Interventions Including Smart Technology Compared With Face-to-face Physical Activity Interventions in Older Adults: Systematic Review and Meta-analysis Academic Article uri icon

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abstract

  • Background This is a systematic review of randomized controlled trials and a meta-analysis comparing smart technology with face-to-face physical activity (PA) interventions in community-dwelling older adults (mean age 60 years). Objective This study aims to determine the effect of interventions including smart technology components compared with face-to-face PA interventions on PA and physical function in older adults. The secondary outcomes are depression, anxiety, and health-related quality of life. Methods We searched MEDLINE, Embase, CINAHL, and AMED electronic databases from inception to February 2021. Two independent reviewers screened titles, abstracts, and full texts and performed data extraction and risk of bias assessments using the Cochrane risk of bias tool. The Grading of Recommendations Assessment, Development and Evaluation was used to evaluate the quality of the evidence. We provided a narrative synthesis on all included studies and, where possible, performed meta-analyses for similar outcomes. Results This review included 19 studies with a total of 3455 participants. Random effects meta-analyses showed that interventions with smart technology components resulted in improved step count (mean difference 1440 steps, 95% CI 500-2390) and total PA (standardized mean difference 0.17, 95% CI 0.02-0.32) compared with face-to-face alone. There was no difference between groups in terms of the measures of physical function. Smart technology alone did not show significant differences between groups in any outcome. The quality of the evidence was very low based on the Grading of Recommendations Assessment, Development and Evaluation criteria. Conclusions Interventions that include smart technology may improve daily step counts by an average of 1440 steps in community-dwelling older adults; however, the quality of the evidence was very low. Future studies are needed to improve the certainty of these results. Trial Registration PROSPERO CRD42020135232; https://www.crd.york.ac.uk/prospero/display_record.php?RecordID=135232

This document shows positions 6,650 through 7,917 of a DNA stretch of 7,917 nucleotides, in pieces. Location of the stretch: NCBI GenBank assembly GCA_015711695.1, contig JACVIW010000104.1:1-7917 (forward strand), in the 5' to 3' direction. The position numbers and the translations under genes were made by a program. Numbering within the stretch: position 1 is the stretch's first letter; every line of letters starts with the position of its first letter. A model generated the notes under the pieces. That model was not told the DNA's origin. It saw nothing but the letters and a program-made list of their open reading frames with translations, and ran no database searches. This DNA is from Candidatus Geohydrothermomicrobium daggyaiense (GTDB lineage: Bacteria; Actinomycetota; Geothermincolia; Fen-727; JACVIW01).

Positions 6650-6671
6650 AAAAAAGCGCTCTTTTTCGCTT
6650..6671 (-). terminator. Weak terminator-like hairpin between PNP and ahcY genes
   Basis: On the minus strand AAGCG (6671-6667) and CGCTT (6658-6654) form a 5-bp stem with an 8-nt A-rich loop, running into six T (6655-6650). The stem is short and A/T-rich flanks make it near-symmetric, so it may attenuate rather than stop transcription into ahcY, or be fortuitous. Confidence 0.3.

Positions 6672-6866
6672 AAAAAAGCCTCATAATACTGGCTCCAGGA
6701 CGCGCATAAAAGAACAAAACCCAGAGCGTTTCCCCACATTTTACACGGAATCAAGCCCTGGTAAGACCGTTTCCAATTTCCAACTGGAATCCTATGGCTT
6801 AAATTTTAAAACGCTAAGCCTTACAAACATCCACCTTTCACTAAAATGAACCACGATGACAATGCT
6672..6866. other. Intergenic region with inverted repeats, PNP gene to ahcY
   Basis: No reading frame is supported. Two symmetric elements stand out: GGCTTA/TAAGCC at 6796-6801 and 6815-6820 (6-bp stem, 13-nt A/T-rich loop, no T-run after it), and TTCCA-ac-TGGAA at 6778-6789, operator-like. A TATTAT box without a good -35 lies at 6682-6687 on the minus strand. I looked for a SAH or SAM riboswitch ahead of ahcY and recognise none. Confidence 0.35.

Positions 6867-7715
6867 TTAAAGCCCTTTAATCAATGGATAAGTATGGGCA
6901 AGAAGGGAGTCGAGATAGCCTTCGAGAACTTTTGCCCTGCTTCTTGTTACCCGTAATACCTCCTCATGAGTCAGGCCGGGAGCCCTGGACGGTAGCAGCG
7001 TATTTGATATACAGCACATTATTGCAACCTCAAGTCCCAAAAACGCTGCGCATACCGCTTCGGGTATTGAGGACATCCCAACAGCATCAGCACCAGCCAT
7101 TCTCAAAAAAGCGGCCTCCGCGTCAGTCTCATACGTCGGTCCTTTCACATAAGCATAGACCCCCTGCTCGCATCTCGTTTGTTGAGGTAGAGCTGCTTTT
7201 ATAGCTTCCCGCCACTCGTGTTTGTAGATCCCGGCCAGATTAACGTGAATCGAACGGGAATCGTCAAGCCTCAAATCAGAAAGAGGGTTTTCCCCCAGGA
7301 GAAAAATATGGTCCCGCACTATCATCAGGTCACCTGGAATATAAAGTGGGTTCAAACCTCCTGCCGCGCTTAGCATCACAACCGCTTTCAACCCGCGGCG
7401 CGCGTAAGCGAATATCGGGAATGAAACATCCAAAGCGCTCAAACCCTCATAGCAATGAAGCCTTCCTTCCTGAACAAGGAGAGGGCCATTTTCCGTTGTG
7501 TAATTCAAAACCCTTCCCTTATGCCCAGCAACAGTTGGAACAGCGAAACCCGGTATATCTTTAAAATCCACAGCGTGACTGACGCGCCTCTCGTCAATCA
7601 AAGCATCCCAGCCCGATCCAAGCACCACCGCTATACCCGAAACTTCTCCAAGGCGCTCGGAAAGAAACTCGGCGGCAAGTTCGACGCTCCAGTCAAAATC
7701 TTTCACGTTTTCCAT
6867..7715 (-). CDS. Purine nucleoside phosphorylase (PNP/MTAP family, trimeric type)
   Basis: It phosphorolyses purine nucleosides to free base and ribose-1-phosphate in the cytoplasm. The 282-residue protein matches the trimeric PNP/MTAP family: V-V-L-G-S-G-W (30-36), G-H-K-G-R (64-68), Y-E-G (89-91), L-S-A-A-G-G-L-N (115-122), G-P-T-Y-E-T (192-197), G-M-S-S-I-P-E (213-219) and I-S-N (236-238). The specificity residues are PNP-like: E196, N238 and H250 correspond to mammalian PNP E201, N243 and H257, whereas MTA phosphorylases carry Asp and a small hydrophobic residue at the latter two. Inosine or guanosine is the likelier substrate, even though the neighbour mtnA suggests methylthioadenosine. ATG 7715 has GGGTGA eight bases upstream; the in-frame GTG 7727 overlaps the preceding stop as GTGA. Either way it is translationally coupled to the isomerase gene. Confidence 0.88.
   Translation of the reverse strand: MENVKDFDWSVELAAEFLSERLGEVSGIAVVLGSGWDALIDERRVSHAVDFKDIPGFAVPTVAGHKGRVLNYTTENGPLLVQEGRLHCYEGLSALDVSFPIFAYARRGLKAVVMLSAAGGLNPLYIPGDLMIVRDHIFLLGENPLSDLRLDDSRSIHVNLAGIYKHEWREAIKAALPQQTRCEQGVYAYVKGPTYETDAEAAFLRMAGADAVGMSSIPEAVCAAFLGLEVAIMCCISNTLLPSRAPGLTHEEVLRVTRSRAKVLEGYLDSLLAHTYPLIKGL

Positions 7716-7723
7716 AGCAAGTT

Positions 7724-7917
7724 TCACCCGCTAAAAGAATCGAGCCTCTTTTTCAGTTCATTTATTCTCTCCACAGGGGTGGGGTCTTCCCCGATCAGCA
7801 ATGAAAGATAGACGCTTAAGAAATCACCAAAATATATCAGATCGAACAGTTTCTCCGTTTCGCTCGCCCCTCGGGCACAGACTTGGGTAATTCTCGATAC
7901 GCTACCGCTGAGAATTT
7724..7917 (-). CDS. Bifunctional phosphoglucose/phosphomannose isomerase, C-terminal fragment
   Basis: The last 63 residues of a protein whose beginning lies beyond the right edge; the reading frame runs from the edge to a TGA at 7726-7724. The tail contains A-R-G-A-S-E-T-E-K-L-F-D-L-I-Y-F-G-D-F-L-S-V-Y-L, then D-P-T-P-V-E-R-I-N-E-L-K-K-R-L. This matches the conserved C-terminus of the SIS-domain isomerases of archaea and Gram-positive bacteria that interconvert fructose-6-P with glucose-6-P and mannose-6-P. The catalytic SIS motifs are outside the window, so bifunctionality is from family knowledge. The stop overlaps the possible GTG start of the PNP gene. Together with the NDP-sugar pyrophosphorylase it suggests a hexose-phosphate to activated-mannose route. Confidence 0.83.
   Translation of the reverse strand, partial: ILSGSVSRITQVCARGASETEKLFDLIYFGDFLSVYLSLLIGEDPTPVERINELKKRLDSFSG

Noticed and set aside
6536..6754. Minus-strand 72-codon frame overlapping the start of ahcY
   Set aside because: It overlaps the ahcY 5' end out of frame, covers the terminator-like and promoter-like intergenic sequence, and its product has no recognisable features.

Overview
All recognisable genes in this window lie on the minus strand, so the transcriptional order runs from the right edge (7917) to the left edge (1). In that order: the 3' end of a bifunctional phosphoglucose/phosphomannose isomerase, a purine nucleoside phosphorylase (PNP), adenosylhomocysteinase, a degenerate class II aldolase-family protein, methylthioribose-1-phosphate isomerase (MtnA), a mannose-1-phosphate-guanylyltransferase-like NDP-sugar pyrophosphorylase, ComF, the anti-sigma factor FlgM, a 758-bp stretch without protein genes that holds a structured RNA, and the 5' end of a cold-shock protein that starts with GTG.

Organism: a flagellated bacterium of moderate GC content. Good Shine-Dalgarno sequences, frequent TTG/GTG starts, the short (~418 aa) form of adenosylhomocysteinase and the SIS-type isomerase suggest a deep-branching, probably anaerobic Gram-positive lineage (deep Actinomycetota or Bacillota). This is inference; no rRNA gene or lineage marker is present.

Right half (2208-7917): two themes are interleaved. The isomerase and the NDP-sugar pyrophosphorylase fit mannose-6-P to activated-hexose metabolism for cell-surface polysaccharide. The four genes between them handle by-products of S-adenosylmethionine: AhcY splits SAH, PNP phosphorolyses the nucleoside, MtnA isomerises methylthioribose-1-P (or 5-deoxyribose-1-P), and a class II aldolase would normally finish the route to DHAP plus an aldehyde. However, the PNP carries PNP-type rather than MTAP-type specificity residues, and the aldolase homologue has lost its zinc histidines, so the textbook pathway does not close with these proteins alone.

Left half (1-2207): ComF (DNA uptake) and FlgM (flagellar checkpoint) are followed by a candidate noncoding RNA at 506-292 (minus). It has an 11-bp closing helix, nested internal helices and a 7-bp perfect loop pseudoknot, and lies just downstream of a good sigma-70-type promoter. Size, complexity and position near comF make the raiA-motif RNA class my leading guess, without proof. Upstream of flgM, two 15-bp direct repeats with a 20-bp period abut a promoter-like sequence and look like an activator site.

authors

  • D'Amore, Cassandra
  • Reid, Julie C
  • Chan, Matthew
  • Fan, Samuel
  • Huang, Amanda
  • Louie, Jonathan
  • Tran, Andy
  • Chauvin, Stephanie
  • Beauchamp, Marla

publication date

  • October 31, 2022